Sam Levy seconded that motion: "The only time the junior Mitchell arouses even slight interest these days is when folks hereabouts read of his bouts in other cities. Most of them, as a rule, are disappointed when they learn he has won."

Meanwhile, a new local idol, featherweight Joey Sangor, won the first fight held at Borchert Field, beating Henry Lenard in 10 rounds on July 27, 1926. It wasn’t much of a bout, but nobody tossed seat cushions into the ring because after what happened at State Fair Park the year before the state boxing commission refused to allow cushions (and beer) to be sold at the ballpark.

When Pinkey was finally brought home for another chance, against Mexico's Tommy White at Borchert Field on August 12, he promised to go all out. "If Mitchell is serious, he’ll be forgiven for his lethargic exhibitions in previous years," wrote Sam Levy. "All will be forgotten, regardless of the result against White. Losers are as popular as winners – if the one involved puts forth his best efforts."

This time, Pinkey didn't disappoint. "Local Boy Redeems Himself With Fans" was The Journal's headline the day after the fight in which Mitchell thrilled the crowd of 6,000 by pasting White throughout the 10 rounds. "He rehabilitated himself," wrote Levy. "No more is he the lethargic, clinching, tugging sort of ring gladiator. No more does the ringsider heap abuse upon him. Instead, Myron now has succeeded in reviving the family name which so long blazed the fistic trail in the heyday of Brother Richard, the lion-hearted."

That lasted a whole two weeks. On August 27, Mitchell again stepped into the ring pitched over home plate at 8th and Chambers. He beat Jimmy Finley of Louisville, but it was such a snoozer that "the happiest moment of the entire evening was when the timer sounded the final gong," wrote Levy.

Pinkey left town again. A month later he lost his junior welterweight title to Mushy Callahan in California.

In early August of 1927, the Fraternal Order of Eagles, a service organization akin to the Elks and Moose, held its international convention in Milwaukee. Thousands of Eagles came for meetings and special activities arranged for their entertainment. Among them were concerts, a street parade, and a beauty contest at Marquette Stadium.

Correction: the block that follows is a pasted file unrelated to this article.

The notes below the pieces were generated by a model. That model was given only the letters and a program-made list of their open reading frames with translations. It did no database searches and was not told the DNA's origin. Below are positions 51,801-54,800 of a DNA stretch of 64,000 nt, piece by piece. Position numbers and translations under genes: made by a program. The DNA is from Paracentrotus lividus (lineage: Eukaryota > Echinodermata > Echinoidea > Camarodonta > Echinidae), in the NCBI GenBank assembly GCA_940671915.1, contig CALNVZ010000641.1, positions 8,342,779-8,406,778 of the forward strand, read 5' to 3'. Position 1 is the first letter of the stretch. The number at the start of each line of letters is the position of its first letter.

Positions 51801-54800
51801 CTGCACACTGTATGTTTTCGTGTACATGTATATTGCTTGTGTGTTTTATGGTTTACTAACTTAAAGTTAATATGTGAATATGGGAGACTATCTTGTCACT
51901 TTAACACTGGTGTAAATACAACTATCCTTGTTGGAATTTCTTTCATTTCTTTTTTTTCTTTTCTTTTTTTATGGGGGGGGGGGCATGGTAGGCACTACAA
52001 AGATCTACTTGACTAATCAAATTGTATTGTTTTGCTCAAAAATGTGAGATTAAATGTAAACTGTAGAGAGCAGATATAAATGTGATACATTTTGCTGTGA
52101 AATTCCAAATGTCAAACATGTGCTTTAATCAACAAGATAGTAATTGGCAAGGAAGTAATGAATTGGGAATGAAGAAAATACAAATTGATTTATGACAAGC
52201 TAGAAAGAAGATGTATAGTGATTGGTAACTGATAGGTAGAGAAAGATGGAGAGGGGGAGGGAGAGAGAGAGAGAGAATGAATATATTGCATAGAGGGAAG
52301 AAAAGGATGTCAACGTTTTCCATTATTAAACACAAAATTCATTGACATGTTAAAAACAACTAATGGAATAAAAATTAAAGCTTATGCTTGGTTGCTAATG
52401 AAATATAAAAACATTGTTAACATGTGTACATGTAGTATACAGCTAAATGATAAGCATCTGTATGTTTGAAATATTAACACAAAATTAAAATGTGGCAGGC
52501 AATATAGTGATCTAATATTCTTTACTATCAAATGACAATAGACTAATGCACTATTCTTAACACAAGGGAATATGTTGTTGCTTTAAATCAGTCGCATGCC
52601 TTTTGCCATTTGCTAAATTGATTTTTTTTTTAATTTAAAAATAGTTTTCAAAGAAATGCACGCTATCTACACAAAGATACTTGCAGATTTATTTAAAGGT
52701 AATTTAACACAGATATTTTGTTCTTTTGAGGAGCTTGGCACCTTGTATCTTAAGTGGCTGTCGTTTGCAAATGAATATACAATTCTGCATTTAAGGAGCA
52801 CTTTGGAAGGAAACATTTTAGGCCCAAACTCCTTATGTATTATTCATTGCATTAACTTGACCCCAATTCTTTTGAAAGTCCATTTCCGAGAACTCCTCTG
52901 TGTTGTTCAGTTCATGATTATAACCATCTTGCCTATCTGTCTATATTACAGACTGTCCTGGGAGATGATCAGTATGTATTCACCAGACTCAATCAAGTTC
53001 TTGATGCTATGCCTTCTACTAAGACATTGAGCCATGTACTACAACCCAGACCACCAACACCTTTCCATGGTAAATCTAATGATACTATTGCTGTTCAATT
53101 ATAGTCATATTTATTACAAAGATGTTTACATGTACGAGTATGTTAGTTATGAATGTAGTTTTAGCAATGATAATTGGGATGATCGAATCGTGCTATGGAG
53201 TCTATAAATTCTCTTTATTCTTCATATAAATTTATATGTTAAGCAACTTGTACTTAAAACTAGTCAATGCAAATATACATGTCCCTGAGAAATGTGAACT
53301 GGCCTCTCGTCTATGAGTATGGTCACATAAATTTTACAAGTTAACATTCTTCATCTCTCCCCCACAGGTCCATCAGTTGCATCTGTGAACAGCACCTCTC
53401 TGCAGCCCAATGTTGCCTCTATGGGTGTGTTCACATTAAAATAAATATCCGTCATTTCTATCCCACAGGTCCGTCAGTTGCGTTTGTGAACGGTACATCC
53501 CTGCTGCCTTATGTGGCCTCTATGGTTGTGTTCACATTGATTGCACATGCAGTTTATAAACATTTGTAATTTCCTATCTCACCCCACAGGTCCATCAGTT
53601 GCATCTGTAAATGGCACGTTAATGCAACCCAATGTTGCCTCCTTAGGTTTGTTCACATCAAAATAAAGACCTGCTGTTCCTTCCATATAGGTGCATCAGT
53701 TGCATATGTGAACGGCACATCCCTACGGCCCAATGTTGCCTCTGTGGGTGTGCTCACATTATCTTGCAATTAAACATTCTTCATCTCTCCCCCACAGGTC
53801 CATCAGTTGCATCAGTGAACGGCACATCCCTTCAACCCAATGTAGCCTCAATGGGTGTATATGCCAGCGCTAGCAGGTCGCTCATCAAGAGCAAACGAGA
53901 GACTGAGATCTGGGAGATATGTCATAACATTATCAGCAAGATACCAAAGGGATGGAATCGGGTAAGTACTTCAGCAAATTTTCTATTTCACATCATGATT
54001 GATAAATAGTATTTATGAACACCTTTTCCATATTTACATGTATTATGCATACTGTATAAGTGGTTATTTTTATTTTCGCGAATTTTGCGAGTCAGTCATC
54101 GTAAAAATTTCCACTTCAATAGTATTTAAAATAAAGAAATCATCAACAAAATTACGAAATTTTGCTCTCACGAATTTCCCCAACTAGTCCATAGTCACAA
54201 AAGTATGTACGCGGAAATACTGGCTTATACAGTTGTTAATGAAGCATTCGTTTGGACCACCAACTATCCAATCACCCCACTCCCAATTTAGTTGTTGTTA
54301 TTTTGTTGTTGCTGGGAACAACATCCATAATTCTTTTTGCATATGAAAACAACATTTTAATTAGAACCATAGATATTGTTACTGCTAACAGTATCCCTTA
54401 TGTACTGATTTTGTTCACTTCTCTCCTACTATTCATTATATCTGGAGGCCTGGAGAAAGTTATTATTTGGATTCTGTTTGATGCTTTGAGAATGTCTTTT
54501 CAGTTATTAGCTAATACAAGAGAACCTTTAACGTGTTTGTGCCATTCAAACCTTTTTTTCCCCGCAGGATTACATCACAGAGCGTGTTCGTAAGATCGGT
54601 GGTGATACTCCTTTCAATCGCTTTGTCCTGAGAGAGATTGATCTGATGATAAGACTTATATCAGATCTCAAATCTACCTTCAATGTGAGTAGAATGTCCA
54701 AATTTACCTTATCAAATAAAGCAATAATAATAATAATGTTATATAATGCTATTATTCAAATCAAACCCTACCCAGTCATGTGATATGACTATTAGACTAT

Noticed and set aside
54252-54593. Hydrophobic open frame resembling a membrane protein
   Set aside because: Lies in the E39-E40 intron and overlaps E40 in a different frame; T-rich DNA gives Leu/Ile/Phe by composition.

The centerpiece of the convention, though, was the professional boxing match promoted by the Eagles at Borchert Field on Thursday, August 11, pitting Joe Dundee, the welterweight champion of the world, against Pinkey Mitchell.

It was a non-title fight scheduled for 10 rounds, and in spite of past disappointments by Mitchell local observers had their fingers crossed. "If Pink is game to take a chance today, we see no reason why he should not make this one of the greatest fights ever seen in Milwaukee," wrote George Downer, sports editor of the Milwaukee Sentinel. "Pink is a good fellow, a credit to the game in many ways, but he has never been a gambler. If the other chap 'stung' him, he always knew what to do. As a result, he stands today, absolutely unmarked, after nearly 10 years in the game. You cannot hurt the other fellow much when every punch is shot with the idea of keeping clear of a possible counter…

"It is up to Pink. He alone knows what he is going to do. Certainly this writer does not. But we do know that if he fights as he has in many of his recent engagements here, Pinkey Mitchell will be 'all washed up' in Milwaukee."

The fight lasted six wretched rounds. "A descriptive account of the six rounds is unnecessary," wrote Sam Levy in the next day's Journal. "We tell it all in one word – clinching. Mitchell was the greatest offender."

The 7,000 spectators stood and cheered when referee Dauber Jaeger, disgusted by the fighters' refusal to fight, declared it "No Contest." Up till then, many fans had entertained themselves by singing, "H-O-L-D him, Pinkey! H-O-L-D him!"

George Downer called the fight "a sad 'dance'" and said that after three strikes the hometown boxer was out for good with Milwaukee fans: "We like Pink personally – but he will never be popular with Milwaukee fight fans. They can never forget the fights he has put up, marked mainly by clinching and stalling, nor will they ever fail to contrast his ring tactics with those of his dauntless brother, Richie, who had an abnormally developed sense of his responsibility to his public."

Mitchell and Dundee were both suspended by the boxing commission for "violating all ring rules." Pinkey never fought in Milwaukee again, and the Eagles told Dundee to forget about his guaranteed purse of $10,000. He sued for the money and the case famously went all the way to the U.S. Supreme Court. Dundee never did get paid.

Richie Mitchell died in 1949, and when the Wisconsin Athletic Hall of Fame was established two years later he was among its charter inductees. His little brother, boxing's only elected world champion, isn't likely to be voted into that one.

Pinkey notwithstanding, Borchert Field was a strong boxing venue through the late 1940s. More about that in the future.